In a nutshell, Beth Becker is a social change enthusiast. She spends most of her time sharing her knowledge and experience by helping organizations link their digital and offline efforts to make a difference and meet their missions. She can often be found conducting trainings on digital strategy for the New Organizing Institute, clients and conferences like PA Progressive Summit, Netroots Nation, and is a contributing blogger at epolitics.com.
She brings over 20 years of communication and marketing background to her work, in addition to her experience with political, nonprofit and labor clients. Recently, we had the chance to sit down with her and dive deep into social media strategy. Here’s what she had to say.
How has your strategy / options on Facebook changed over time?
I can think of many changes… I mean let’s face it, Facebook (and social media in general) evolves over time so our strategy needs to as well. But it all boils down to coming to terms with the Facebook algorithm. If you look closely at what the algorithm does and the changes they make in relation to Facebook’s need to make money, it becomes clear that the way they make their money is to provide the users with the best experience possible. The decisions they make in order to do this are based on hard data and lots of it. When we follow suit with our strategies, we are able to build strong, engaged communities.
So every time they make a change, it forces us to make strategic changes, but the end result for both us and Facebook is the same: a better user experience that keeps our community coming back to us over and over again.
How does ActionSprout fit into your larger social media strategies?
ActionSprout does so many things that it’s hard to narrow it down to one or two. Being able to consistently run actions that engage the community is important, but one of the things I love most about ActionSprout is the data on the back-end. Being able to look at those who are engaging with content and identify who the most engaged members of the community are is important and necessary. Of course, it doesn’t hurt that it has a mechanism as a Facebook app that makes it possible to migrate your Facebook community to your email list as well. Cross-channel relationships are the key to a successful digital strategy.
What are the top ActionSprout features you use most often?
The data contained in the People tab, without a doubt. I do use the Inspire tool when needing a creativity boost and as a way to see what’s working for others.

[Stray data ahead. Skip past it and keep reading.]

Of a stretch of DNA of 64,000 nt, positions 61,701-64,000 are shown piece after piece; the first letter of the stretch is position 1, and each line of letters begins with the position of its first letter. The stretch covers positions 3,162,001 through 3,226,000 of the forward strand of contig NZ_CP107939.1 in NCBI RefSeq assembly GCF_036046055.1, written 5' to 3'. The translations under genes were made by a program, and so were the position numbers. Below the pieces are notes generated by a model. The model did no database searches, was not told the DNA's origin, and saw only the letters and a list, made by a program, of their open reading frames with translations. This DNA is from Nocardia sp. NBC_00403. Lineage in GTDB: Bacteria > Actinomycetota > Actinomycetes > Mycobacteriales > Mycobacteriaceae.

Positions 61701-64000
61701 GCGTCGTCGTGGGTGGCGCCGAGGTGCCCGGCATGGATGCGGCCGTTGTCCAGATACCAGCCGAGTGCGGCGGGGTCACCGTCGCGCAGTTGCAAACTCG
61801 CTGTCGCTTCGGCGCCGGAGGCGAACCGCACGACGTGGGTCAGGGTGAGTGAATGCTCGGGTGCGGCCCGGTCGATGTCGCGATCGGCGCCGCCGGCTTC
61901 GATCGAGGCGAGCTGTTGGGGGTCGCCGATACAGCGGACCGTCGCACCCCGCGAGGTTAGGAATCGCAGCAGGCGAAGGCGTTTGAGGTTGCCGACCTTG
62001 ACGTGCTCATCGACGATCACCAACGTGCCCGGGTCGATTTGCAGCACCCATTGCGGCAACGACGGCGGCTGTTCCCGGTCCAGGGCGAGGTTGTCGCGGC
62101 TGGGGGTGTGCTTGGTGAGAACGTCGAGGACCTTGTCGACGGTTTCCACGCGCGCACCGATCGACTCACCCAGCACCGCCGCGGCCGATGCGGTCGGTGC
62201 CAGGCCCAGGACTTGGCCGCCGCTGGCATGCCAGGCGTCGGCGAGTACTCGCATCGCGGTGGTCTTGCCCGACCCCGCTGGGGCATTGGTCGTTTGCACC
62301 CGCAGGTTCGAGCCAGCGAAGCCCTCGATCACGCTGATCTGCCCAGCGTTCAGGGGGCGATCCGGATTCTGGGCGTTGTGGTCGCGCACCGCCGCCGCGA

What’s a unique way that you use ActionSprout?
I think the key way I use ActionSprout is that it isn’t a standalone content stream… it is integrated into the overall content strategy seamlessly. It’s not like, “Oh we should run an ActionSprout Action today”; it’s: “We’re doing X and we could do an Action to complement it in this way.”
How do you measure success on Facebook? What metrics do you focus on?
It’s all about the engagement. Vanity metrics like audience size? Pretty meaningless to me. Who is talking to us, do we talk with our community—not at them.
How do you experiment with content on your Page? What’s your method?
Try, fail, try again. If it’s really important content I may “test” it by posting it as a targeted post on my personal Facebook wall to a segment of my friends to see how they react, but by and large what we do is based on data; yet we recognize that audiences evolve as they grow so we are constantly trying new things while integrating lessons learned into what we are doing.
What’s your advice to other Page managers?
- Experiment, experiment, experiment. What works on ONE Page may or may not work on yours, so make informed guesses and experiment.
- Be a part of the community not apart from the community—it’s a long, ongoing conversation.
- The algorithm is your friend. Stop wasting time complaining about it… put it to work for you.
What can other nonprofits learn from this success?
- Strategies that follow Facebook’s algorithm are successful. It’s a very good idea to keep up with changes that Facebook makes to its algorithm and how they’re affecting content reach and delivery. Social strategies that work in parallel with the algorithm instead of against it will prove much more effective.
- Don’t get caught in the vanity metric trap. Fan count feels and looks good. Not many Page managers wouldn’t like having a million likes on their Page. The problem is that’s all fan count is—something that feels and looks good. Outside of the warm and fuzzies, fan count means almost nothing. The engagement on your Page, as measured in likes, shares, comments and clicks, is what you want to focus your time and energy on. At the end of the day, increasing your engagement will accomplish your goals much, much faster than fan count.
- Experiment. Lots of folks, including ourselves, will tell you what you should and should not be doing on Facebook. While this advice is valuable, it’s really only a starting place. Every 4. Page and its audience are vastly different. The strategy that works wonders for one Page may fall flat on yours. That’s why it’s so important to experiment and learn what works for your unique Page.
- Facebook is about community and relationships. When you join Facebook, you’re joining a community. This being the case, you should minimize the time you spend talking at people and increase the time you spend talking with them.
- No piece of your strategy could work in isolation. Beth uses ActionSprout and other social tools in conjunction with each other as a part of her larger social strategy. Having an intertwined strategy like hers will boost your success and increase the value of each of your tools.